M&A

First Volvo, next…

Two new M&A deals could prove historic

Pig of a deal for Pfizer?

When people think of China’s landmark M&A transaction in 2010, it’s likely that most will opt for the highest profile deal: Geely’s purchase of Volvo. Here was a company that most people in Europe and the US had never heard of, buying one of the icons of the car industry. While Volvo’s vehicles are far from sexy, here was a deal that every M&A banker thought was. After all, it was bold, had the potential to transform the auto industry and epitomised the rise of China on the global stage.
Two fresh overseas acquisitions were announced in the past week. They got less fanfare, but like the Geely deal they could be historic.
The first saw China’s Ruyi offer to buy a 40% stake in one of Japan’s largest clothing companies. The Nikkei newspaper, which broke the news, reports that the Shandong-based textile firm will pay $45 million to become Renown’s biggest shareholder.
While the acquisition price is not large, the deal’s symbolism is. WiC has frequently reported on the fractious relationship between China and Japan (from issue 14’s piece ‘Bad neighbours’ to last week’s discussion of naval tensions). Should this purchase go through it will see a Japanese household name – whose brands include D’urban and Henry Cotton’s – come under the sway of a Chinese firm.  Renown – which till recently owned Aquascutum too – is listed on Japan’s main board and with sales of $1.3 billion, is a big player in Japan with 30 brands and over 2,000 shops.
China Business News reckons it will be the “largest example of a Chinese firm acquiring a Japanese company”. This is a significant fillip to Chinese pride, which is notoriously touchy where Japan is concerned. China has nurtured over a century’s worth of grievances against Japan. For a lot of Chinese the Renown purchase will be viewed as something akin to a national victory.
If successful, the Renown purchase could prompt other Chinese firms to look for Japanese targets too.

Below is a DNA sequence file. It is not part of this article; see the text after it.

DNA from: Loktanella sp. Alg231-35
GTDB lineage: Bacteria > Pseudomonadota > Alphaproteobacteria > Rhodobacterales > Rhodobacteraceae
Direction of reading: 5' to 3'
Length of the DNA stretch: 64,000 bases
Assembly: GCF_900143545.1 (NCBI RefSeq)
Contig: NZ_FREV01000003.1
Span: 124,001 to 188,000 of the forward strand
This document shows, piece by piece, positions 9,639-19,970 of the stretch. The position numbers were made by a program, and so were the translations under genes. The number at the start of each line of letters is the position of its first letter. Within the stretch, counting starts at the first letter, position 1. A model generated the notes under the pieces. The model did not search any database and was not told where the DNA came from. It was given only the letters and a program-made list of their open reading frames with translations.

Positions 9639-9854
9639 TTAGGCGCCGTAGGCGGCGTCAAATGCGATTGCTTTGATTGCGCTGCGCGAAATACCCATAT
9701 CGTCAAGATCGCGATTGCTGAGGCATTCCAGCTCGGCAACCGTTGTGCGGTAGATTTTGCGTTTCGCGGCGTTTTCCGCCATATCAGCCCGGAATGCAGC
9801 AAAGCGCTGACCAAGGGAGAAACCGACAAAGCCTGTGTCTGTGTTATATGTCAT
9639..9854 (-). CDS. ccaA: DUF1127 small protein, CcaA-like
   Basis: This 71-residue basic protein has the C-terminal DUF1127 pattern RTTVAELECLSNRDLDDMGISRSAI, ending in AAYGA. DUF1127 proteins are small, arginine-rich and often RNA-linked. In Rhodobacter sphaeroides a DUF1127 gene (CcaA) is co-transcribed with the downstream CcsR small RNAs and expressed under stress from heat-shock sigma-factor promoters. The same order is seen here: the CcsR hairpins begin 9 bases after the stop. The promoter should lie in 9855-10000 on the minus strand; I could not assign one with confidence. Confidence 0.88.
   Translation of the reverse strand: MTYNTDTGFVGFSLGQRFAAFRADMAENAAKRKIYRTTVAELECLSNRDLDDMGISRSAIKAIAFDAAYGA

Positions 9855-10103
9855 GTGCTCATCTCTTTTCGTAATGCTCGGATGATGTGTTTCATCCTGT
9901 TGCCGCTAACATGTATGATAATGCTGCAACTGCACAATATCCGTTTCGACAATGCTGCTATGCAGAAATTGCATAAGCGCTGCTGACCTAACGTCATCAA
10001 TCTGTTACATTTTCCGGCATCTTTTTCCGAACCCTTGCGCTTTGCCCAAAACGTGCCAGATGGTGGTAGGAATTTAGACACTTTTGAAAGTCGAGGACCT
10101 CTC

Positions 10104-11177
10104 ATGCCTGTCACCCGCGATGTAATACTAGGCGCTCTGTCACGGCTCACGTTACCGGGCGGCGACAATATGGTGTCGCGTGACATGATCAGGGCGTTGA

China Business News points out that while Renown has been in decline – it lost $121 million last year – “it still ranks among the top 10 Japanese apparel operators and is considered a good opportunity for a low-cost acquisition.” It also fits with Ruyi’s broader strategy. The Chinese firm – which annually produces 20 million metres of worsted wool fabric and 20 million metres of denim – wants to shed its country’s image as a low cost textile maker and move downstream: controlling brands and retail distribution.
Li Weimin of Fortune Securities told the China Daily that Ruyi – the country’s eighth biggest textile firm – wants to develop overseas and “supported by its great financial strength, buy mature garment enterprises in China and abroad”. It will also boost sales of Renown’s brands in China’s own fast growing clothing market.
A Chinese firm ‘rescuing’ a major loss-making Japanese company says much about the way the world is changing. But the Financial Times thinks the second M&A announcement of the week is an equally important “watershed” event.
Pfizer has sold – for an undisclosed sum – a key animal vaccine to China’s Harbin Pharmaceutical. This was a concession the US drugmaker had to make to get Chinese antitrust officials to clear its $68 billion takeover of Wyeth. It shows the increasing power Chinese regulators have to shape the actions of multinationals – thanks to the clout of China’s economy.
“Lawyers rank the Pfizer ruling as among the most significant to date by China’s commerce ministry,” writes the FT. The ministry had determined that the merged entity would control more than half the Chinese market for mycoplasma hyopneumoniae, which is used to innoculate pigs against swine flu. Pfizer has accordingly sold its RespiSure business in China to Harbin Pharmaceutical – and has undertaken to spend up to three years to train the Chinese firm on how to produce the vaccine.
Pfizer retains international ownership of the vaccine, but the sale of what the FT terms the “coveted” Chinese business marks the first time Beijing has successfully forced an intellectual property divestment. Don’t expect it to be the last. n